Quebec Asbestos Victims Association re-launched

Wed, Jan 17, 2018

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Kathleen Ruff, RightOnCanada.ca

A Quebec Asbestos Victims Association (L’Association des victimes de l’amiante du Québec, AVAQ), which was inactive for several years, is now re-launching its activities. The new President of AVAQ, Gilles Mercier, before his retirement, worked as a safety inspector for the Quebec government’s Occupational Health & Safety Commission. In June last year, his father died of mesothelioma.

“The reason why  I have become involved in re-launching AVAQ is very simple,” says Mercier. “I wish to participate in the creation of an association that will support asbestos victims and their families, put them in touch with one another and support them so that their rights are respected and so that they receive all the information on their state of health and the possibilities of treatment. It is based on my personal experience. If I had not been present, if I had not been directly involved in occupational health and safety, my father would NEVER have been diagnosed as a victim of asbestos in April 2013. Later, until his death on June 20, 2017, it was as if everything was set up, EVERYTHING, so that his file would fall between two chairs, so that he would not be, so that the family would not be not compensated. This is unacceptable.” (translation)

Mercier is in particular hoping that Canada will set up a pan-Canadian compensation fund like the one that exists in France.

AVAQ’s secretary is Micheline Marier, one of the original co-founders of AVAQ.

AVAQ calls on Quebec government to amend compensation regulations for asbestos victims

AVAQ is calling on the Quebec government to amend its workers compensation system regarding compensation for workers who were exposed to asbestos on the job and who subsequently contracted asbestos-related diseases.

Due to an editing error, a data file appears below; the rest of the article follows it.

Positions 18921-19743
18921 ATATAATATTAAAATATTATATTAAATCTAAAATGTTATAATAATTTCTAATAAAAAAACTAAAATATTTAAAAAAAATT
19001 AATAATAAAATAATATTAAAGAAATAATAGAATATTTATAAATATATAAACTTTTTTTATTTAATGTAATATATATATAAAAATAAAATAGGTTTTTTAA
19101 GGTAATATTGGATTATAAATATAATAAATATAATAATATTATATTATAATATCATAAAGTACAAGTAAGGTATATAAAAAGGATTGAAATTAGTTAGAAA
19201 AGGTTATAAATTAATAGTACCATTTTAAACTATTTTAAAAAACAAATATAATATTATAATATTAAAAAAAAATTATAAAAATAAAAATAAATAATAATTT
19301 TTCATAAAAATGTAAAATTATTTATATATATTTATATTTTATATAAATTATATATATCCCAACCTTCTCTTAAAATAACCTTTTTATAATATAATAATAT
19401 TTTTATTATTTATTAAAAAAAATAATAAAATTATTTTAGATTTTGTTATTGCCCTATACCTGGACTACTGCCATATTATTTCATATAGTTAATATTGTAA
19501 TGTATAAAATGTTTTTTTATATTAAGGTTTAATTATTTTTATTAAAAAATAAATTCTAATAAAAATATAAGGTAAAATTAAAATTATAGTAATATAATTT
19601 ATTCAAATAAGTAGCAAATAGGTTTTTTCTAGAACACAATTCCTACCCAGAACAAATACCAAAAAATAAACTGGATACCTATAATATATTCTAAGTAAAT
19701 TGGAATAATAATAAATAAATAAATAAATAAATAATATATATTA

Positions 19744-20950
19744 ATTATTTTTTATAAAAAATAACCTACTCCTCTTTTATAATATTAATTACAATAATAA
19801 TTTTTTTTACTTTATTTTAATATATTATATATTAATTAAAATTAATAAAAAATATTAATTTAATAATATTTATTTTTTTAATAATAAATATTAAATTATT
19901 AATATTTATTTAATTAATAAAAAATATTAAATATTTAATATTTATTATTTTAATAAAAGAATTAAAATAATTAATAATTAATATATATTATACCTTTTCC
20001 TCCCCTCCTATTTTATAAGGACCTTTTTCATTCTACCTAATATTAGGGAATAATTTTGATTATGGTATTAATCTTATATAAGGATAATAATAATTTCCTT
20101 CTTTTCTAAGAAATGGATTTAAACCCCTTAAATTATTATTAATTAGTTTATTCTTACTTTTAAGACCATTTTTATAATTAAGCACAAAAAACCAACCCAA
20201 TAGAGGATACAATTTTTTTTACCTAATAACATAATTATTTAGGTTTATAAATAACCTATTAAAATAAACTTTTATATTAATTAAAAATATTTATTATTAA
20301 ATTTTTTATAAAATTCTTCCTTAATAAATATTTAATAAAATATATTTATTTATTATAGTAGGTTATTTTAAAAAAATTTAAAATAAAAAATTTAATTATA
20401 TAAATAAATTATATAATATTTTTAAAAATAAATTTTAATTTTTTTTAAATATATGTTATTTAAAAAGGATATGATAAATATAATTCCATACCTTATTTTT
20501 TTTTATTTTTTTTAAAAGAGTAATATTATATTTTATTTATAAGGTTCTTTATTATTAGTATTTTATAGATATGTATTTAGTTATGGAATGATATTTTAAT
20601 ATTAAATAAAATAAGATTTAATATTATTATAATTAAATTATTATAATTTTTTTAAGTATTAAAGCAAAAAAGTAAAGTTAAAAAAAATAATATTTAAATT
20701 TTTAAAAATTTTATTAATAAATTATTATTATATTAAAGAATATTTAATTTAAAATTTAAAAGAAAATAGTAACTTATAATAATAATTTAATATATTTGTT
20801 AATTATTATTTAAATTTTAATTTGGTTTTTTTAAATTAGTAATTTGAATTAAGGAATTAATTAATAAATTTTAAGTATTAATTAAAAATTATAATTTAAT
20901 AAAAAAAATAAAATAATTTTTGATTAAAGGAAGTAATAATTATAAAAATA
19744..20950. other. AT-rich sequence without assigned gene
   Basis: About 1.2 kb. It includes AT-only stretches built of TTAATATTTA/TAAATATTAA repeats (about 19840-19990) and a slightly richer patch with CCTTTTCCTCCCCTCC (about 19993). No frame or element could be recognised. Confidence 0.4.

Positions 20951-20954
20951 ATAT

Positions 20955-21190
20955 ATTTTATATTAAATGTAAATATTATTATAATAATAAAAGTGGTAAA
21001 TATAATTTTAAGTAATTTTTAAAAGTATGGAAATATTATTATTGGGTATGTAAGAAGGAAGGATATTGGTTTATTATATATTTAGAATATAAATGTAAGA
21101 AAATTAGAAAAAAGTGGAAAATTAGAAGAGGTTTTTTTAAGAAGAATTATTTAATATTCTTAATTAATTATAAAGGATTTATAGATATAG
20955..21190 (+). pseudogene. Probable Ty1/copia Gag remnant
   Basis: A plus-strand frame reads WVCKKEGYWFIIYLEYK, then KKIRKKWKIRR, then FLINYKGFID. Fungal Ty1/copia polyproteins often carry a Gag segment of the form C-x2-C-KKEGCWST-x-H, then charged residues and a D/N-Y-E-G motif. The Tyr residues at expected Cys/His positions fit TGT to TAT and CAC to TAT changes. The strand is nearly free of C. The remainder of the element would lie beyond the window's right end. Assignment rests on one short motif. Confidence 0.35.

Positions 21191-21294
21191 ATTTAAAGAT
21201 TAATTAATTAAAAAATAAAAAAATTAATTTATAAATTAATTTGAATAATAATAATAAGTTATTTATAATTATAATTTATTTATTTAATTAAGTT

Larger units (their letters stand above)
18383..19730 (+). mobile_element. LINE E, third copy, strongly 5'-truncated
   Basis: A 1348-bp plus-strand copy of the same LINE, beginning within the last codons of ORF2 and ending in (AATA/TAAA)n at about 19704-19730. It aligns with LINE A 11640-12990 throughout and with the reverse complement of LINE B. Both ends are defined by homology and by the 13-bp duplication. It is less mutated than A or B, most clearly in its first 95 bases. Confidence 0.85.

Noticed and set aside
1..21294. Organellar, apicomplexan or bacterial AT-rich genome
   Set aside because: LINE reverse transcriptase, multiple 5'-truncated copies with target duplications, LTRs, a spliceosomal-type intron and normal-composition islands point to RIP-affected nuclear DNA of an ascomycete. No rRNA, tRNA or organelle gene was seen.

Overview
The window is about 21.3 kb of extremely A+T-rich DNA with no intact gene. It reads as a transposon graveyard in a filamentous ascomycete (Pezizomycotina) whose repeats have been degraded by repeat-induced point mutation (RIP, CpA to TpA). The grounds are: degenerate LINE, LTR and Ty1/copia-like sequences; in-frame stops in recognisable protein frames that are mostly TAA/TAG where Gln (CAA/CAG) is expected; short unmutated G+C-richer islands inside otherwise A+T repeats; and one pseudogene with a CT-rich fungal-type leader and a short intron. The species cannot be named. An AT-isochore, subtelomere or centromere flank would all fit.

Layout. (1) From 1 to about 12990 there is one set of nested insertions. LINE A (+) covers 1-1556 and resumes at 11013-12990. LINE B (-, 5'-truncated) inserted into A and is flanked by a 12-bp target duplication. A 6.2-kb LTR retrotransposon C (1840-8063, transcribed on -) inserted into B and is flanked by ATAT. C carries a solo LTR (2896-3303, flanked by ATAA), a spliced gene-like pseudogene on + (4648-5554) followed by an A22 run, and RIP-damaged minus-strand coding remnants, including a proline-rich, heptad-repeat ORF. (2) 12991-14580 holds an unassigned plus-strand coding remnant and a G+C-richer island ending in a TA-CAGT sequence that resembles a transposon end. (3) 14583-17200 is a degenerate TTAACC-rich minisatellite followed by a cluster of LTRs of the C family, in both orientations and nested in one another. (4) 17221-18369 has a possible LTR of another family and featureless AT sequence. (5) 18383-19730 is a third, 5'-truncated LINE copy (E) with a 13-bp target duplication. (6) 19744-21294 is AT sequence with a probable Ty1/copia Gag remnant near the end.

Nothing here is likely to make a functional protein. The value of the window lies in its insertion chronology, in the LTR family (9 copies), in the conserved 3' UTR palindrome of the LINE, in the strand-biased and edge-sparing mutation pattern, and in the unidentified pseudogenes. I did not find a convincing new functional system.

An investigation by the Radio-Canada program, Enquête, in March 2017, Malades de l’amiante… et laissés pour compte, showed that health institutions in Quebec have been paying millions of dollars to scientists who put forward inaccurate scientific information at worker compensation hearings claiming that chrysotile asbestos is less harmful than amphibole asbestos and that chrysotile asbestos does not cause harm to health at certain exposure levels.  Consequently, workers who were exposed to asbestos on the job and who contracted asbestos-related diseases have had their compensation claims unjustly dismissed by Quebec’s Occupational Safety Commission (CNESST).

In a letter sent to Quebec’s Minister of Labour, Dominique Vien, on January 15, 2018, AVAQ calls for more in-depth training on the medical and epidemiological evidence regarding asbestos-related diseases to be given to administrative judges and medical assessors at Quebec’s compensation tribunals and that the law on Occupational Accidents and Diseases be amended so as to specify certain types of work for which exposure to asbestos fibres is recognized and that no threshold of exposure be required.

Norman King, a scientific adviser to AVAQ, states: “In addition to supporting victims and their families, another important goal of AVAQ is to put pressure on the Quebec government, the CNESST and its labour tribunals so that decisions are based on current scientific literature, not partial, biased information, so that claims of asbestos victims are not unjustly dismissed.”

Legacy of asbestos harm

While asbestos mining stopped in Quebec in 2011, the legacy of asbestos harm continues. Many serious issues remain to be addressed. Millions of tons of asbestos tailings surround towns in the asbestos mining region; Quebec’s occupational standards for asbestos exposure are appalling; asbestos victims are denied justice, to name just a few issues.

Unions and health experts in Quebec have called on the government to take action. Now with the re-launch of AVAQ, the voices of asbestos victims and their families will also be heard.

We wish AVAQ every success in achieving its important goals.

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